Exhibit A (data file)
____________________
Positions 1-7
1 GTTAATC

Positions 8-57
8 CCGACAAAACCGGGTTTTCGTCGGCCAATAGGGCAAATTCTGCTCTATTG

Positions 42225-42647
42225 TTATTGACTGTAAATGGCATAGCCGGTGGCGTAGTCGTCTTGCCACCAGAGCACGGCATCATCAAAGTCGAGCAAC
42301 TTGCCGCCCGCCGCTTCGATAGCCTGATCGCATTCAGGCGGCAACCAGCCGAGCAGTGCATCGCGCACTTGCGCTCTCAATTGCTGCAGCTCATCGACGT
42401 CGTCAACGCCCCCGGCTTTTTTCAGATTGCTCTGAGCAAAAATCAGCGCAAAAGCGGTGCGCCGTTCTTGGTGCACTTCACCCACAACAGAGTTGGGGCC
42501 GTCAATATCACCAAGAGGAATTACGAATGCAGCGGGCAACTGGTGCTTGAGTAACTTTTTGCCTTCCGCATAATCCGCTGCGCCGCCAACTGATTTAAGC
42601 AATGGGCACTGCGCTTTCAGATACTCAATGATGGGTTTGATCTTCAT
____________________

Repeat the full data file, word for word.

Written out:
Positions 1-7
1 GTTAATC

Positions 8-57
8 CCGACAAAACCGGGTTTTCGTCGGCCAATAGGGCAAATTCTGCTCTATTG

Positions 42225-42647
42225 TTATTGACTGTAAATGGCATAGCCGGTGGCGTAGTCGTCTTGCCACCAGAGCACGGCATCATCAAAGTCGAGCAAC
42301 TTGCCGCCCGCCGCTTCGATAGCCTGATCGCATTCAGGCGGCAACCAGCCGAGCAGTGCATCGCGCACTTGCGCTCTCAATTGCTGCAGCTCATCGACGT
42401 CGTCAACGCCCCCGGCTTTTTTCAGATTGCTCTGAGCAAAAATCAGCGCAAAAGCGGTGCGCCGTTCTTGGTGCACTTCACCCACAACAGAGTTGGGGCC
42501 GTCAATATCACCAAGAGGAATTACGAATGCAGCGGGCAACTGGTGCTTGAGTAACTTTTTGCCTTCCGCATAATCCGCTGCGCCGCCAACTGATTTAAGC
42601 AATGGGCACTGCGCTTTCAGATACTCAATGATGGGTTTGATCTTCAT